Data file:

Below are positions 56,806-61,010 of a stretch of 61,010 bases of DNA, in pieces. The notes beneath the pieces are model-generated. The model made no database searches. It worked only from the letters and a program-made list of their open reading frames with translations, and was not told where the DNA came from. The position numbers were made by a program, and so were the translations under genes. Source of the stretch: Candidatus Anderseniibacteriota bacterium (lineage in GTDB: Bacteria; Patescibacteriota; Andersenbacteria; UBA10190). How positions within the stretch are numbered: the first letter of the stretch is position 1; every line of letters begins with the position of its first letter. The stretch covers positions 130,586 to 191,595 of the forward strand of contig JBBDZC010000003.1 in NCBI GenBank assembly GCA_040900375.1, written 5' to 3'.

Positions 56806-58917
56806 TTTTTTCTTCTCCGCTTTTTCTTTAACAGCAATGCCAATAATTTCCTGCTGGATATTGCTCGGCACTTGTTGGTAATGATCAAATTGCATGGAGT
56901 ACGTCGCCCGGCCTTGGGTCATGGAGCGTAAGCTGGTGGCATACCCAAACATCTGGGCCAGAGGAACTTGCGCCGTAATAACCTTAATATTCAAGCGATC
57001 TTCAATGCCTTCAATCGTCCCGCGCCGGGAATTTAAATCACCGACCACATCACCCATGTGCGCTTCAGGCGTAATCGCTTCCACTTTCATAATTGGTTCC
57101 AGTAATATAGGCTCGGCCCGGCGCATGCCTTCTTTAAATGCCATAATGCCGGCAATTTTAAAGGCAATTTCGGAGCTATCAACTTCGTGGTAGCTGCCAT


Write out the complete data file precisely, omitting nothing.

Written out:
Below are positions 56,806-61,010 of a stretch of 61,010 bases of DNA, in pieces. The notes beneath the pieces are model-generated. The model made no database searches. It worked only from the letters and a program-made list of their open reading frames with translations, and was not told where the DNA came from. The position numbers were made by a program, and so were the translations under genes. Source of the stretch: Candidatus Anderseniibacteriota bacterium (lineage in GTDB: Bacteria; Patescibacteriota; Andersenbacteria; UBA10190). How positions within the stretch are numbered: the first letter of the stretch is position 1; every line of letters begins with the position of its first letter. The stretch covers positions 130,586 to 191,595 of the forward strand of contig JBBDZC010000003.1 in NCBI GenBank assembly GCA_040900375.1, written 5' to 3'.

Positions 56806-58917
56806 TTTTTTCTTCTCCGCTTTTTCTTTAACAGCAATGCCAATAATTTCCTGCTGGATATTGCTCGGCACTTGTTGGTAATGATCAAATTGCATGGAGT
56901 ACGTCGCCCGGCCTTGGGTCATGGAGCGTAAGCTGGTGGCATACCCAAACATCTGGGCCAGAGGAACTTGCGCCGTAATAACCTTAATATTCAAGCGATC
57001 TTCAATGCCTTCAATCGTCCCGCGCCGGGAATTTAAATCACCGACCACATCACCCATGTGCGCTTCAGGCGTAATCGCTTCCACTTTCATAATTGGTTCC
57101 AGTAATATAGGCTCGGCCCGGCGCATGCCTTCTTTAAATGCCATAATGCCGGCAATTTTAAAGGCAATTTCGGAGCTATCAACTTCGTGGTAGCTGCCAT